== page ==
The Choir of Cheahs (ie, one guy named Cheah, recording himself singing all the parts, and then mixing them together) performs the 40-part motet by Thomas Tallis, “Spem in Alium”. (Via the Recovering Choir Director.)
The story goes that the original performance idea was that the choir of 40 (or rather, the 8 choirs of 5 parts each) stood upstairs circling a room to sing the piece, and the listeners stood below in the middle. In this recording, we miss the beautiful interplay of voices against the ceiling and the floor and the listeners, and one cannot turn in a circle and experience the change in stereo. Also, you miss the rainbow of vocal colors provided by a choir of more than one guy, although the vocal blend is perfect. 🙂 But that said, it’s incredibly awesome. Take a listen!
It was not unusual at that time to have small choirs in which every person was the only representative of his or her part. Knowing how to sightread and sing one’s own part was a fairly common accomplishment, and there were a lot of choral exercises designed to build confidence in singers so that they could go it alone. But a lot of modern choirs can’t or don’t do this; and of course, having twelve zillion parts is more effective if you’re playing with polyphony.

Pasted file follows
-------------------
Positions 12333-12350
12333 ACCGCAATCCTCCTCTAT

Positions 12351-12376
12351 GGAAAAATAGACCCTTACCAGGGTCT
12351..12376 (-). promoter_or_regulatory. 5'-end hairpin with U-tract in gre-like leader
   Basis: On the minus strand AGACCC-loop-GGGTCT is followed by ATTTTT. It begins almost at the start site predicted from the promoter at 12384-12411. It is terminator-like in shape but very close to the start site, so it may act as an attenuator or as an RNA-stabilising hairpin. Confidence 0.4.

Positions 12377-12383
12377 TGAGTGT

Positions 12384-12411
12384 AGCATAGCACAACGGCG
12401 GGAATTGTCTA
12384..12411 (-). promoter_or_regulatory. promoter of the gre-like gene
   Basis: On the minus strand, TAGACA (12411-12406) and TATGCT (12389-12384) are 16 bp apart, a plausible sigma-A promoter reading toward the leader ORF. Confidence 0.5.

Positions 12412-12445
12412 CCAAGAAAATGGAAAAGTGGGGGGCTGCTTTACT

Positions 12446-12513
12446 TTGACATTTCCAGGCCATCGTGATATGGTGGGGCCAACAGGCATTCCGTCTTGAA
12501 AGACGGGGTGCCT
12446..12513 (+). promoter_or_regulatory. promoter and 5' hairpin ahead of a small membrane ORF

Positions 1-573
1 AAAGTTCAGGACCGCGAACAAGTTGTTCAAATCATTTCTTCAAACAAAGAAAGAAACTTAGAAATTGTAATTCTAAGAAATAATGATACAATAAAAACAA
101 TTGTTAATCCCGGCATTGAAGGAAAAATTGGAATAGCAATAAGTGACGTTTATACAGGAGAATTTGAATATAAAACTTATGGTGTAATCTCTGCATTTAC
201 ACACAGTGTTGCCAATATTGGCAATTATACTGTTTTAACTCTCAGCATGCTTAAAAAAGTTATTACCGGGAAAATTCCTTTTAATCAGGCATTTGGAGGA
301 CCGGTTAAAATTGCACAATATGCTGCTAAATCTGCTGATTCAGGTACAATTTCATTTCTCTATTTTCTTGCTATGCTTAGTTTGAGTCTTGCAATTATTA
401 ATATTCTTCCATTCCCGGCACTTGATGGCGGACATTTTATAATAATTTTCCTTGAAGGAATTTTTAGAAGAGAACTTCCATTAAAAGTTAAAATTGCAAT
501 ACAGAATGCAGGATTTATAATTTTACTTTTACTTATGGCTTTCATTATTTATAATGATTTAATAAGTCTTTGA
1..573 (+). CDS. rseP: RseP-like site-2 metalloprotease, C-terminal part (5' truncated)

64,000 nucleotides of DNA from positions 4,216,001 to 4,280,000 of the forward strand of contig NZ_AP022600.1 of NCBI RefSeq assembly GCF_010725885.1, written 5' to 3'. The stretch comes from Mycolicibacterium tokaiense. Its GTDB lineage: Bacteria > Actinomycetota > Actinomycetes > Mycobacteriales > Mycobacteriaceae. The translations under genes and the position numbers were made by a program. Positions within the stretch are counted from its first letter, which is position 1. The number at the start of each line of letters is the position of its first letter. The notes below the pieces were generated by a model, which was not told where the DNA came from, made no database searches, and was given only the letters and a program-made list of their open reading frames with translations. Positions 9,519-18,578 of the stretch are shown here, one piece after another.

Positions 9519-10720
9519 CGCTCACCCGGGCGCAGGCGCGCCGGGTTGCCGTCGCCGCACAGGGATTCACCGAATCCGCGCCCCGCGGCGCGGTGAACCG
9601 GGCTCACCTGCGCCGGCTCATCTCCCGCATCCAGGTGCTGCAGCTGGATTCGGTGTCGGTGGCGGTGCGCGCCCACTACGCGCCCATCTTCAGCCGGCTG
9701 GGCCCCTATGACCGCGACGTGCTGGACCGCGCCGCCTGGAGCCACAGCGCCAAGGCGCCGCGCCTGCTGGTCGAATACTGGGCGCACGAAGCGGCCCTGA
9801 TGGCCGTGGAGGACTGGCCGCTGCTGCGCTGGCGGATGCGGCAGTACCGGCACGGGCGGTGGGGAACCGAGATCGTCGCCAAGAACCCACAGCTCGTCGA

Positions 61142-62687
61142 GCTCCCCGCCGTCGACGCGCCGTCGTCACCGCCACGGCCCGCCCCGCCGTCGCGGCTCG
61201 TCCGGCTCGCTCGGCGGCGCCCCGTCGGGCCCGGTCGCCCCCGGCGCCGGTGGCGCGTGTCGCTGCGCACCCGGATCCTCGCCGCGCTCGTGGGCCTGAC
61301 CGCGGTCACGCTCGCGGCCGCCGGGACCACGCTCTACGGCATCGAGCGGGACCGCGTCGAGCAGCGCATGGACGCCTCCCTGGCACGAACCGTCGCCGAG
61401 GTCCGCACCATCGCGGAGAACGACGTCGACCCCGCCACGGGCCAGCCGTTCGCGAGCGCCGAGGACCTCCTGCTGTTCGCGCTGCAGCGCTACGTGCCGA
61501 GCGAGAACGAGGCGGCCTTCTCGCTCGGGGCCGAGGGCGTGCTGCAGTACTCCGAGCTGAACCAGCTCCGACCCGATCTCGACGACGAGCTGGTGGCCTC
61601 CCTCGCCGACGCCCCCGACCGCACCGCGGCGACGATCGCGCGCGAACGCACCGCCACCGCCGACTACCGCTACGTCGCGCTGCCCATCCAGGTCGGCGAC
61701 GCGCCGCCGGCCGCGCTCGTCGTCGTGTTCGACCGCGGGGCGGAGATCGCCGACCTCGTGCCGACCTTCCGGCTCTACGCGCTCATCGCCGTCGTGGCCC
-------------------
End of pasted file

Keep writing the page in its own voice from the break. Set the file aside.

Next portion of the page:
The text is rather interesting, when you consider that it is delivered by 40 people — “Hope in any other I have never put than in you, Lord God”. Forty is a symbolic number, too. Overall, it’s a penitent piece, but an overwhelmingly hopeful one.